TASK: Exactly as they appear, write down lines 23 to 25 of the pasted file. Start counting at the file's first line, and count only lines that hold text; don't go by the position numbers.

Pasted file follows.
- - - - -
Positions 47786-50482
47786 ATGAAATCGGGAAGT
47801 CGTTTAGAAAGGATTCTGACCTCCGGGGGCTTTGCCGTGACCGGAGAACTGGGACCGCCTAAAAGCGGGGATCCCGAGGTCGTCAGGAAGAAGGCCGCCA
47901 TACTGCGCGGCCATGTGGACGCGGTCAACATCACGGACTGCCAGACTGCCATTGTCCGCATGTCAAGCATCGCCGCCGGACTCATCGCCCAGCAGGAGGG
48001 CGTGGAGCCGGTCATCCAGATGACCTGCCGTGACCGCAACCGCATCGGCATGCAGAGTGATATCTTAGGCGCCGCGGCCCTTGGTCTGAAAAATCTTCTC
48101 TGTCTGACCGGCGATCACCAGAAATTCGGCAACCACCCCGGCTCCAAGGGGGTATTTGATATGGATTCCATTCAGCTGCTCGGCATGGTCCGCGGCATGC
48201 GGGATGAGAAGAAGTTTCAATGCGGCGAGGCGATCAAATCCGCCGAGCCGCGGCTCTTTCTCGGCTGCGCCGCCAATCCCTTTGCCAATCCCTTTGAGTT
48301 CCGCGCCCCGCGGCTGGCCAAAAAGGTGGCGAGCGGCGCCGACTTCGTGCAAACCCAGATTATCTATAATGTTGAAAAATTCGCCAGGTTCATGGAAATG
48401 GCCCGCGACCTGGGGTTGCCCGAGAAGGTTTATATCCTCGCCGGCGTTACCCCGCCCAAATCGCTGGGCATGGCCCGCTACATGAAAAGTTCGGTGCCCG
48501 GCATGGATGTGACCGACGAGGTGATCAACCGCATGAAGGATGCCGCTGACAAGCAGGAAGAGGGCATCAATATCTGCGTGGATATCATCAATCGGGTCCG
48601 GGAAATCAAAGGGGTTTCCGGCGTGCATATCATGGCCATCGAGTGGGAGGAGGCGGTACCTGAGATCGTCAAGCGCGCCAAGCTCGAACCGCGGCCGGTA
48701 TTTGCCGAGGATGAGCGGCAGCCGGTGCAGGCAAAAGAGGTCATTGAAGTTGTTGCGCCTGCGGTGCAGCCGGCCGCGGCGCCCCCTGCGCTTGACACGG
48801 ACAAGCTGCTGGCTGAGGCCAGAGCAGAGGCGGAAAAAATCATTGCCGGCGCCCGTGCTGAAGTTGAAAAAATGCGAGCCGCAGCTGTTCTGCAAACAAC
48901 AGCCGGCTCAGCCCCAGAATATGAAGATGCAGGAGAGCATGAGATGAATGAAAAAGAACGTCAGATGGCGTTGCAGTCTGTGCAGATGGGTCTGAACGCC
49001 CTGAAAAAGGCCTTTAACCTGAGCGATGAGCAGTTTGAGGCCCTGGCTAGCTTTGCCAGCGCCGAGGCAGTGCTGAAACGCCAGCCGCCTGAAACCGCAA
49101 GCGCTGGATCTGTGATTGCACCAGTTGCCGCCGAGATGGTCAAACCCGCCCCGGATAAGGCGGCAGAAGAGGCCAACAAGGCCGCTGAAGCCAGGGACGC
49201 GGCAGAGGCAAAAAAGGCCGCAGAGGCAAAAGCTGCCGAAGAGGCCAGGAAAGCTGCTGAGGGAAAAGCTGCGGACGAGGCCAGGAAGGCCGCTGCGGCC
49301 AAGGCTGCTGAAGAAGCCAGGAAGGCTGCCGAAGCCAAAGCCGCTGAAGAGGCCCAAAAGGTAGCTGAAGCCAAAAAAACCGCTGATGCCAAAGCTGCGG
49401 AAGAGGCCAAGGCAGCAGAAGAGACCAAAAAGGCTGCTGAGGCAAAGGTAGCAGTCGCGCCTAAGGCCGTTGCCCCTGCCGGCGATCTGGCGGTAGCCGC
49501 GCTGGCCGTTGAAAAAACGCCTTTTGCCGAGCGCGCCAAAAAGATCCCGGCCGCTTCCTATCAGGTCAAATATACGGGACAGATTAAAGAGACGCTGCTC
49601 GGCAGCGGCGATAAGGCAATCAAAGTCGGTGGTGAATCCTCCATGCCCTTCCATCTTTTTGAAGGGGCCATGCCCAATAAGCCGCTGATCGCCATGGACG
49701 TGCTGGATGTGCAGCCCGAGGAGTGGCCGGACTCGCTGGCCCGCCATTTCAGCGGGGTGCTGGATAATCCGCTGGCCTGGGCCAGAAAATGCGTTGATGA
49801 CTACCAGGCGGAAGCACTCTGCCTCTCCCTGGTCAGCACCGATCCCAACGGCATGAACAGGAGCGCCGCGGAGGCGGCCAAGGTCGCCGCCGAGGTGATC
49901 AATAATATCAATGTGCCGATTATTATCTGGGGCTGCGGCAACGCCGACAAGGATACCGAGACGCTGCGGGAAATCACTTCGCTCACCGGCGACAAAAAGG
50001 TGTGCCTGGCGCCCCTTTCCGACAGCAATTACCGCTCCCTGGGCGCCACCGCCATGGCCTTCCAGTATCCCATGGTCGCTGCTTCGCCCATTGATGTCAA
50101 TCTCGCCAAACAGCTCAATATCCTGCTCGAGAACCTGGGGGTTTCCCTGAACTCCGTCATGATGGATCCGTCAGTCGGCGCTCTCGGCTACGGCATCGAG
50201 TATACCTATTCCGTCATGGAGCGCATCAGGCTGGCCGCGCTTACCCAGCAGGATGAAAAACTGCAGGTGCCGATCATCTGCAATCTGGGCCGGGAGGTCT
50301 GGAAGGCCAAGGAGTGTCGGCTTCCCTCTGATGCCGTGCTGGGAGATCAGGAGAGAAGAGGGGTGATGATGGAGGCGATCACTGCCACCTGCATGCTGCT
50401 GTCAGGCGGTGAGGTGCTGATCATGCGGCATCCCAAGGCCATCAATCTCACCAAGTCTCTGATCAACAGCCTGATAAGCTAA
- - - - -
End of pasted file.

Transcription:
49801 CTACCAGGCGGAAGCACTCTGCCTCTCCCTGGTCAGCACCGATCCCAACGGCATGAACAGGAGCGCCGCGGAGGCGGCCAAGGTCGCCGCCGAGGTGATC
49901 AATAATATCAATGTGCCGATTATTATCTGGGGCTGCGGCAACGCCGACAAGGATACCGAGACGCTGCGGGAAATCACTTCGCTCACCGGCGACAAAAAGG
50001 TGTGCCTGGCGCCCCTTTCCGACAGCAATTACCGCTCCCTGGGCGCCACCGCCATGGCCTTCCAGTATCCCATGGTCGCTGCTTCGCCCATTGATGTCAA